As Sky further expands its HD line-up, Julian Clover counts the pixels.
Let’s be clear about this, but HD is here to stay. It’s worth reminding ourselves of that because the enthusiasm for the format has been mixed to say the least. The numbers to count are not the HD Ready sets that in many high street stores are the only type you can buy, but the people who are actually signing up.
Sky this week demonstrated the commitment that has brought it close to half a million subscribers. The 26 channels that will be available on Sky from October are expected to rise to 30 by the end of the year. The number may still be dwarfed by the 92 available from DirecTV in the United States, and we’ll come back to that, but it is pretty close to the total of analogue channels provided by Sky before the launch of its digital platform in 1997.
The US numbers are deceptive because those 92 channels include the time-shifted versions that serve viewers on the West and East coasts. There are also around 15 regional versions of the Fox Sports Network. So in reality the UK is not really that far behind the US curve. Counting the number of available feeds is always an art rather than a science and is my least favourite show floor question. The US also has more than one premium movie provider and this also boosts the numbers. Although Britain, like other European markets, has a number of basic movie channels available the premium service is left to Sky. This is not to ignore the separate on demand service available on Virgin.
The cable operator has ‘chosen’ to largely restrict its HD offerings to VOD, leaving BBC HD as the only linear channel available in high def. The official line is that this is Virgin’s choice, though it is at odds with what is known about some of the broadcasters on Sky, such as Channel 4 that is known to have an exclusive contract with the DTH platform.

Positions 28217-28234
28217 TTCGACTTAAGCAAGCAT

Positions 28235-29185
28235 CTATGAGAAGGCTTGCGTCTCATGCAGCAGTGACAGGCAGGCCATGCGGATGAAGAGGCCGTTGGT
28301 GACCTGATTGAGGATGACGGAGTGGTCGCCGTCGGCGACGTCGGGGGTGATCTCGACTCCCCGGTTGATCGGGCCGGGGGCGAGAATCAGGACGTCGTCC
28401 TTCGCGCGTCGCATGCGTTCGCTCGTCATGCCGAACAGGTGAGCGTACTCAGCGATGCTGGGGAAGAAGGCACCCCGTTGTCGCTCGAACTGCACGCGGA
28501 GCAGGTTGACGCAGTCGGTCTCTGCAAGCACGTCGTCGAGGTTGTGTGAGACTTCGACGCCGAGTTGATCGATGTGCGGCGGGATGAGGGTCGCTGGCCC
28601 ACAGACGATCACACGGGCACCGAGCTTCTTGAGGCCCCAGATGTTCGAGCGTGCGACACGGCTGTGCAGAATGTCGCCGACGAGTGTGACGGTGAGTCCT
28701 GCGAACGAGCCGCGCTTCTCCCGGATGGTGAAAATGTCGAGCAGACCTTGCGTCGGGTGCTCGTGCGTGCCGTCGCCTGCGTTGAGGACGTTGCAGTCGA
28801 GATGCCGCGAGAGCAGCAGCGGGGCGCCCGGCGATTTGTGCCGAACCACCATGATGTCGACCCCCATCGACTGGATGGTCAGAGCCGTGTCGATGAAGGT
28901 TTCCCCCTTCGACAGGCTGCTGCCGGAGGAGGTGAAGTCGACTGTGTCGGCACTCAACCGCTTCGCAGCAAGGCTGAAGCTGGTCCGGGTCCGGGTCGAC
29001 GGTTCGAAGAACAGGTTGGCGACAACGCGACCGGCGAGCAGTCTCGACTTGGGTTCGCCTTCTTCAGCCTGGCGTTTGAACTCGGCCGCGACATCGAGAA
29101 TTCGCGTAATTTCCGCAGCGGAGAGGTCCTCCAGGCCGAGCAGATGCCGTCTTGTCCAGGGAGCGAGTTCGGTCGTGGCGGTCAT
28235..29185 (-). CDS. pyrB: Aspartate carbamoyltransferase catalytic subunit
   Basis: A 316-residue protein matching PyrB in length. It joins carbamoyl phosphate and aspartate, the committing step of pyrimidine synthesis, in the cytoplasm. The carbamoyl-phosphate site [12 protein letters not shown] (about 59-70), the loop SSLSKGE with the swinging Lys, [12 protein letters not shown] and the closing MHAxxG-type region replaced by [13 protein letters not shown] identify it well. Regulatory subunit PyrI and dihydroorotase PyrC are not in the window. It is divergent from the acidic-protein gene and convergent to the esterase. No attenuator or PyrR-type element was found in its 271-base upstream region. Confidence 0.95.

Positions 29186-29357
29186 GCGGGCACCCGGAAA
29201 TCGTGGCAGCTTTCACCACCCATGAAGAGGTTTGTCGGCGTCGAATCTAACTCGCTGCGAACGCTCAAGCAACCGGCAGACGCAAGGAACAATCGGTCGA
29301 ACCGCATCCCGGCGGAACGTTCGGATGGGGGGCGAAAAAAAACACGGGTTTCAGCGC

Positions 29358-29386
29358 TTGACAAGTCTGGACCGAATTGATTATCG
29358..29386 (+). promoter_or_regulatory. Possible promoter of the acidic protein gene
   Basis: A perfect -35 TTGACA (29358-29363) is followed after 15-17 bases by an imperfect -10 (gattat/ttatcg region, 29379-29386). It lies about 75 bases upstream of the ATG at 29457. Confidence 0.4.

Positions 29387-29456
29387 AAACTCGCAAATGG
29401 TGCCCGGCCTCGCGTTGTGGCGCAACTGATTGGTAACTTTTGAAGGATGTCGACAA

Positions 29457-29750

The contract also keeps the public broadcaster off the public broadcaster’s DTH platform Freesat. Its operators BBC and ITV provide the only two HD channels, or should that be one and a quarter, ITV confirming plans to evolve its present Red Button service into a full primetime channel once DTT capacity is available.
Problems with the public still not being able to identify what HD actually is were highlighted this week by the manufacturer LG Electronics. 25% of the 1,000 people interviewed failed to understand what HD was and many with an HD Ready set alone thought they already had the high def pictures. Canal Digital uses the wonderful term HD Empty to describe viewers that have the set, but have yet to subscribe. The differences between 1080i and 1080p are bewildering to the man in the street and the term Full HD, which should supposedly describe the latter, is already being badly misused.
Maybe subscribing is the problem, Sky prefers to put its money into the hardware, rather than remove its £10 HD fee. BBC HD, though rough around the edges, is still a great example of the genre. But two channels aren’t enough.